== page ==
Editor’s note: This is a story from the Globe archives. It originally ran on March 4, 2004.
FORT MYERS, Fla. - Momma knew best.
Johnny Pesky was ready to grab the cash - such as it was. He was leaning toward the Red Sox after scout Ernie Johnson made his living room pitch, but the Cardinals moved in at the 11th hour and were offering a little more money than the $500 the Red Sox were discussing. It was 1939, Depression time. Any extra dollar would have meant a lot to the Paveskovich family of Portland, Ore.
But Maria Paveskovich did not want to hear it.
“She said, `No, no, no Johnny,’ “ Pesky recalled. “ `I don’t care about the money. You go with Mr. Johnson. He will look out for you.’ “
And thus was born a 65-year relationship that added another sweet chapter yesterday when the Boston Red Sox formally named practice field No. 2 at their minor league complex the “Johnny Pesky Field.”
“You’re only supposed to get something like this when you’re dead,” he quipped.
The Red Sox couldn’t afford to wait. The irrepressible Johnny Pesky is liable to outlive Theo.
At 84 going on 31, Johnny Pesky remains a viable member of the Red Sox family. His institutional memory would be enough to justify his presence in uniform (attention, Dan Duquette: shame, shame, SHAME!), but the active octogenarian has far more to offer than a few Thumper stories. He still swings baseball’s most sophisticated fungo, for one, and he remains a walking “How-To” instructional for every new generation of infielders. He is Red Sox baseball, past, present, and future.
“Does this mean I have a lifetime job?” he laughed, looking at CEO Larry Lucchino.
“I didn’t say that,” Lucchino replied. But almost in the same breath, that’s exactly what he said. Johnny Pesky will truly be a Boston Red Sox for life. We all heard him, and we’re holding Mr L to it.
Which doesn’t mean Johnny thinks he’s any big deal. “We’ve had better players to name fields after than me, for God’s sake,” he insisted. “This is embarrassing, really. I was just an average player. I was no Nomar, no Aparacio.”
Speaking of the incumbent shortstop, he was one of the current players taking part in the ceremony. He and Pesky have been close since the first day they met, and it’s pretty safe to say that Pesky is Nomar’s No. 1 fan.
And vice versa.
“You had a pole all this time,” Garciaparra said. “Now you have a whole field.”
About that right-field foul pole . . .
“Mel Parnell started that,” he explained. “I won a game with a home run down the right-field line against the Athletics. Elmer Valo nearly broke his elbow trying to catch it. But I didn’t have any power, and I knew it.”
A lifetime .307 hitter who had just 17 career homers, Johnny Pesky was a classic table-setting hitter and an integral member of the Red Sox in those notable, but frustrating post-World War II years betweeen 1946 and 1950 when they won more games than any team in the league and only had one pennant to show for it.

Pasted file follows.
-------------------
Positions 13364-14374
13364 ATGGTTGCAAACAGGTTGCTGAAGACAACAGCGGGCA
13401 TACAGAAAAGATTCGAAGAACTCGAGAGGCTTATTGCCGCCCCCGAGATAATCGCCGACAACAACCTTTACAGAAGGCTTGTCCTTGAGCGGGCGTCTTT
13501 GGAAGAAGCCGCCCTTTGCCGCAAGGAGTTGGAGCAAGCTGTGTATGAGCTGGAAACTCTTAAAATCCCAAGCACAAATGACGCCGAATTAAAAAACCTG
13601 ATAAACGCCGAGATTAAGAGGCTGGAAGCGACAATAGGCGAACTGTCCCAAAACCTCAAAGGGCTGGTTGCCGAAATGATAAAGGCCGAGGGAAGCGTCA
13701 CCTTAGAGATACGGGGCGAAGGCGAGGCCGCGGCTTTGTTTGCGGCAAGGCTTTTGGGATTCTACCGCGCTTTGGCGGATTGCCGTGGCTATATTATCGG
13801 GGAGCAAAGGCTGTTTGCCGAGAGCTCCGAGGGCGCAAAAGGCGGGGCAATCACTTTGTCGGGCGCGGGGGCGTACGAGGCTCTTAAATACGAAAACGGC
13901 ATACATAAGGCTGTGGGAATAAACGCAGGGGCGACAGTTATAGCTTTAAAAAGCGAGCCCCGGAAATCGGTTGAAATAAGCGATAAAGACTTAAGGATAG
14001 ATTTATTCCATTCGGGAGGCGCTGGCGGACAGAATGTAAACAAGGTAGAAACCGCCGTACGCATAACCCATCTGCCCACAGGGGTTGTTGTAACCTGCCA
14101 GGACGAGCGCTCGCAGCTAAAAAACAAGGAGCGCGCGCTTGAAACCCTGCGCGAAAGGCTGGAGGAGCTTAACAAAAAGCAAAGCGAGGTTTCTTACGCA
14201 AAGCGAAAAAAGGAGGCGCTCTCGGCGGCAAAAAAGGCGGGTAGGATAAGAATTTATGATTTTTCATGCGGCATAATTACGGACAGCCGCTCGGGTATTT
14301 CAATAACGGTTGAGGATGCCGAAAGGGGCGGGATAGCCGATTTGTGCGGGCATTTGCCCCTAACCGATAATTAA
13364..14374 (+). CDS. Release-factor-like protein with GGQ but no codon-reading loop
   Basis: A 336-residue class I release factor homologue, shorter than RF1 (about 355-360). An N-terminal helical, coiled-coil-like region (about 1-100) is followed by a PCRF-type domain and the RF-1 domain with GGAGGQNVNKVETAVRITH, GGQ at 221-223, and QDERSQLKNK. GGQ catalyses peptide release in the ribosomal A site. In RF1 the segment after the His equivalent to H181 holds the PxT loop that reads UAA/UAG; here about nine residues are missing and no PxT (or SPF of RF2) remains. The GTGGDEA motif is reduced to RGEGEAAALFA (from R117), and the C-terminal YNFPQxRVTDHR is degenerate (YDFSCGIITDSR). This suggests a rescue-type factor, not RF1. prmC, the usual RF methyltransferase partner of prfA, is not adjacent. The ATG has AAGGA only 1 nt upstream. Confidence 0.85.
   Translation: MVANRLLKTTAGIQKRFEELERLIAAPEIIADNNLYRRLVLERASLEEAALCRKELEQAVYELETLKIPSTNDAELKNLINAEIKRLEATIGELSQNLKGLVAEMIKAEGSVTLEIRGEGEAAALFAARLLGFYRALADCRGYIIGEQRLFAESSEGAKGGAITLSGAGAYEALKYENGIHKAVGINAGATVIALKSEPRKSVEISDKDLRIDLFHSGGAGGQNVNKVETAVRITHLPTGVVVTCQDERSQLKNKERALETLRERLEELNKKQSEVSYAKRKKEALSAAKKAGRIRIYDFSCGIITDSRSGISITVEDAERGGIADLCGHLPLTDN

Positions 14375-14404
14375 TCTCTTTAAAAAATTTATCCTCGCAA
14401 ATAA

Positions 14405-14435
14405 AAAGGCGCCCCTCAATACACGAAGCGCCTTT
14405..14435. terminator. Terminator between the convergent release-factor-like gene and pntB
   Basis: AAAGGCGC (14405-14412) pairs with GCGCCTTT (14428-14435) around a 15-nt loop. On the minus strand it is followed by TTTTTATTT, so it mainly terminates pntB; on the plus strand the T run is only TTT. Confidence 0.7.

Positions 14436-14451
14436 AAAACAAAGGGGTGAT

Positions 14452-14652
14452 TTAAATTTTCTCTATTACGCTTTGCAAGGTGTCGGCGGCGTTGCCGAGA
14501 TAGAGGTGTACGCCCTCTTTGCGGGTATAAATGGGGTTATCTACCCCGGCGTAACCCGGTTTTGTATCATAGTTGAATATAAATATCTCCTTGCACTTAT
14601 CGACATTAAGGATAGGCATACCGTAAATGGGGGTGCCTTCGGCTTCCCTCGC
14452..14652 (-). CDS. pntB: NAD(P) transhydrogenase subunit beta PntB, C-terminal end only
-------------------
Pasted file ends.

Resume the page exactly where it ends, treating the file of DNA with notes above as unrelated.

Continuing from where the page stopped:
“This is a game that can break your heart or build you to the heavens,” he mused. “The Red Sox have not been a lucky club.”
Who better knows how baseball’s cruel fate can be than Johnny Pesky, who so long has been accused of “holding” the baseball on a relay throw from Leon Culberson while Enos Slaughter, running with the pitch, scored the winning run in Game 7 of the 1946 World Series?
He did, of course, no such thing. “Bobby Doerr defended me,” Pesky said. “Ted Williams defended me. Even Slaughter defended me.”
Johnny Pesky went away for a while. They traded him in 1953 and he spent time managing in the Pittsburgh organization. But he always remained a Bostonian, and now it’s as if those years away from the Red Sox never happened. The only team that means anything to him is the Boston Red Sox.
“The way they took care of me and my family, how could I feel otherwise?” he asks. He told a story about being summoned to general manager Eddie Collins’s office before he was about to leave to enter the service after the 1942 season and being handed an envelope. When he opened it, he found a check for $5,000.
“That money represented the down payment on a house my brother and sister still live in,” he said. “When something like that happens, you never forget it.”
He has served the big club as a player, coach, manager, broadcaster, and general all-around good-will ambassador. Not too many years ago, he even answered an SOS to finish managing a season in Pawtucket. His wisdom, his counsel, and his enthusiasm for the game he loves have benefited baseball, and the Red Sox in particular, for 6 1/2 decades.
They caught him off-guard yesterday. He had just come off the field and was heading to the shower when he was intercepted by Kerri Moore, an assistant to Dr. Charles Steinberg, the Red Sox’ executive vice president/public affairs. She redirected him to what used to be field No. 2, now Johnny Pesky Field.
“This means a lot to me,” he said. “I can’t explain exactly how I feel. This is the height of my baseball life today.”
The Red Sox being the Red Sox, the real highlight awaits. “There is nothing I want more than to see the Red Sox win a World Series,” said the man who attended his first big league camp in 1942. “I thought we were going to do it last year.”
Last year, last year. What? Did something happen last year?